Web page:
After 500 years, archaeologists believe that they have found the wreck of the Santa Maria— Christopher Columbus' flagship—at the bottom of the sea off the north coast of Haiti. The leader of the expedition, Barry Clifford, told The Independent that all the evidence "strong suggests that this wreck is Columbus' famous flagship, the Santa Maria."
Anyone who paid attention during elementary school knows that Christopher Columbus took three ships and sailed the ocean blue in 1492 and 'discovered' America: The Niña, the Pinta and Columbus' flagship, the Santa Maria. Most of us probably forgot what happened to those ships though. The Niña and Pinta made it back to Spain. The Santa Maria never did.
How did they find it after all these years? The archaeologists had the help of other discoveries that located the site of Columbus' fort and used information from Columbus' journal to narrow down where the wreck of the Santa Maria should be. And it's perfect: the wreck that they found is exactly the spot where Columbus wrote it was, relative to his fort.
The site is also an exact match in terms of historical knowledge about the underwater topography associated with the loss of the Santa Maria. The local currents are also consistent with what is known historically about the way the vessel drifted immediately prior to its demise.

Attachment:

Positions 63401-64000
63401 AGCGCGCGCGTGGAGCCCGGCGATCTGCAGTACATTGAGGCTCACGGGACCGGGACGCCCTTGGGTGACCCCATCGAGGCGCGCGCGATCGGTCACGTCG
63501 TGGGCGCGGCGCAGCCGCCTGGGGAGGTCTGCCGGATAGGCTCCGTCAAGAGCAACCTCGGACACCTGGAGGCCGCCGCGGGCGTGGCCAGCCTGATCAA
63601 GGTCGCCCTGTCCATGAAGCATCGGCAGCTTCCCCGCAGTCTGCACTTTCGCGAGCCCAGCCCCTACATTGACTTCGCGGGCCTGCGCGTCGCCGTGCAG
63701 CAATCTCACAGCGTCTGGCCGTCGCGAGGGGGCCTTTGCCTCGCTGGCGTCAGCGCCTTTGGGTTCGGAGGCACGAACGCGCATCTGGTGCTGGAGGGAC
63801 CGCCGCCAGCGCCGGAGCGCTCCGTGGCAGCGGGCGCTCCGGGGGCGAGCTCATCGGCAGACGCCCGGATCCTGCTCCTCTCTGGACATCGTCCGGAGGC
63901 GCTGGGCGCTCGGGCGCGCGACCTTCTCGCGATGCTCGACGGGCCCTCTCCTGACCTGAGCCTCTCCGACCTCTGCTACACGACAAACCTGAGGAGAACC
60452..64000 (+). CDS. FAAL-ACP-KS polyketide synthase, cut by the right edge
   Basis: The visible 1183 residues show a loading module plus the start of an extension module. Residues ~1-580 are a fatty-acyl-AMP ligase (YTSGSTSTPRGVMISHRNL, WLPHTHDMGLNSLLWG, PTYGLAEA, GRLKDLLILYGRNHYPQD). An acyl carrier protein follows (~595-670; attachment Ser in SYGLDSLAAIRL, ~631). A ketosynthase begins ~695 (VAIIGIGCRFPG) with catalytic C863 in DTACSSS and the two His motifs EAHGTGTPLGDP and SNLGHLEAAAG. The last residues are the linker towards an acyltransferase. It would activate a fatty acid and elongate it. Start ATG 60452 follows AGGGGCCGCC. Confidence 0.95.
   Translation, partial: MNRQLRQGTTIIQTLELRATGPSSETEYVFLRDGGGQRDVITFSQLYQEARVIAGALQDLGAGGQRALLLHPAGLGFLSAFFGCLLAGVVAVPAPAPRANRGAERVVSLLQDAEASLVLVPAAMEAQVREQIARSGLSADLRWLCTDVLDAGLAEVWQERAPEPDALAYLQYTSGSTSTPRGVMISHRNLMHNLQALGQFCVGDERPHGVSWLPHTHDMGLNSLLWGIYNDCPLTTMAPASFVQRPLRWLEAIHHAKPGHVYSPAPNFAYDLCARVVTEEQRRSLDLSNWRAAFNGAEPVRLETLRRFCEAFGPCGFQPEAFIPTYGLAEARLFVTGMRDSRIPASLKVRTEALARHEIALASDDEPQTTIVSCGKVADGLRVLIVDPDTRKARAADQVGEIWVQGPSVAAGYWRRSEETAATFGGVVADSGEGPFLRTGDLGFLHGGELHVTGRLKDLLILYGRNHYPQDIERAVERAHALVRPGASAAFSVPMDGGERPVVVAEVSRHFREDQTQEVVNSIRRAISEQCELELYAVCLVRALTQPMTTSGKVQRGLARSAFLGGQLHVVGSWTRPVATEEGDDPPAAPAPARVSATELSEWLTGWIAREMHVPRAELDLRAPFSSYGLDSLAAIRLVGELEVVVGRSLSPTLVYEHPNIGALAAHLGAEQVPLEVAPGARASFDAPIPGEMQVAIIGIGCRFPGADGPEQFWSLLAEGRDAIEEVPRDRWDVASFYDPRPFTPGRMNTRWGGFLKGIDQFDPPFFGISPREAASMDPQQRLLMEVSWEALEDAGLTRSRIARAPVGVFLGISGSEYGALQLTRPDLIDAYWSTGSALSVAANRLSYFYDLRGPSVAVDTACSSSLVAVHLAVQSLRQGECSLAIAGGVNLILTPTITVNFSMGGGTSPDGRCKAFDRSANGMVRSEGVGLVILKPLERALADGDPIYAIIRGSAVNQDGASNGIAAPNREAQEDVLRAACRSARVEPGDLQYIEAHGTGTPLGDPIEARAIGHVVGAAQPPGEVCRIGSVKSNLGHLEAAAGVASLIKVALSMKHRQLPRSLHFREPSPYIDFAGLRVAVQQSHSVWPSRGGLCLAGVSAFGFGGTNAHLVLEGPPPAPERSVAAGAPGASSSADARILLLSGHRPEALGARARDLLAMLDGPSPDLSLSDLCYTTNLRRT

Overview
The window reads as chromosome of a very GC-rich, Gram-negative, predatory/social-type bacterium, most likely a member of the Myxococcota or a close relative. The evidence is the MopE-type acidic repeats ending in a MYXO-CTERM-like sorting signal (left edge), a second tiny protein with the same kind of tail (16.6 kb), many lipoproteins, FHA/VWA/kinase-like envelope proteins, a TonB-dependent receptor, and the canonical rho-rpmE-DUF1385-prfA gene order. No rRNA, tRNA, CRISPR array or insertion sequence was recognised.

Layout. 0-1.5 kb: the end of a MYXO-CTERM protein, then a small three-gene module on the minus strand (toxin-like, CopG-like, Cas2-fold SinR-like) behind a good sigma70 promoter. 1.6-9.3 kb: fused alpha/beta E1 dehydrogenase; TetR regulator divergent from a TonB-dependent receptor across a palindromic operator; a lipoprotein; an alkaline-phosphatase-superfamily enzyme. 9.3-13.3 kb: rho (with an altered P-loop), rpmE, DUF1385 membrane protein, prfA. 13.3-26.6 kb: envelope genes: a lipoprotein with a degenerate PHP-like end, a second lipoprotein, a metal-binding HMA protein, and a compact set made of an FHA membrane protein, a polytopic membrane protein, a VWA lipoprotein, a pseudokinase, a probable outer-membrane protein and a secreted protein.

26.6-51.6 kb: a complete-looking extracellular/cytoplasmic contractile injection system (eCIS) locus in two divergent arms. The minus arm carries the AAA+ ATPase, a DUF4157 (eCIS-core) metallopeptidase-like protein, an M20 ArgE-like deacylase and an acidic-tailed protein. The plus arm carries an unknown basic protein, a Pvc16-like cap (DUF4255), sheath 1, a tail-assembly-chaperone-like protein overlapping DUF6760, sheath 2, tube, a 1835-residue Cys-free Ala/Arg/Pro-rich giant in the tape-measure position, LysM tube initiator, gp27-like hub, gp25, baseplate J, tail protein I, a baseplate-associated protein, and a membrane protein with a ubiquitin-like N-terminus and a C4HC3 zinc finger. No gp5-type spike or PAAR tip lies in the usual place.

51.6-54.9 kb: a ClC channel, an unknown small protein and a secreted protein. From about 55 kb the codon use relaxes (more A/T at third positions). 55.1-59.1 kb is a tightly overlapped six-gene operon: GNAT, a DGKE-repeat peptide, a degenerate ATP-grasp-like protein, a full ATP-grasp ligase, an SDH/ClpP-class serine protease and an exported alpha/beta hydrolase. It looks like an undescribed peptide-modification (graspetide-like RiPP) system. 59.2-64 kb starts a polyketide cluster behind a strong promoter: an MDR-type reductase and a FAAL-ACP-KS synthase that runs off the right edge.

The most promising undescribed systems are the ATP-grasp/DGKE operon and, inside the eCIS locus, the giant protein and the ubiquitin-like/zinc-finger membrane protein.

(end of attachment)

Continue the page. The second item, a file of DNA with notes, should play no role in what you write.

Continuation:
Even more, the size of the wreck now is pretty much what you would expect to see knowing the size of the Santa Maria. Basically, this shipwreck is either the Santa Maria or some damn near identical twin ship.
The plan now is to excavate the wreck and hopefully lift it out to conserve it and put it on display in a museum in Haiti. If this is Columbus' ship, Clifford told The Independent that it'll be the "first ever detailed marine archaeological evidence of Columbus' discovery of America."
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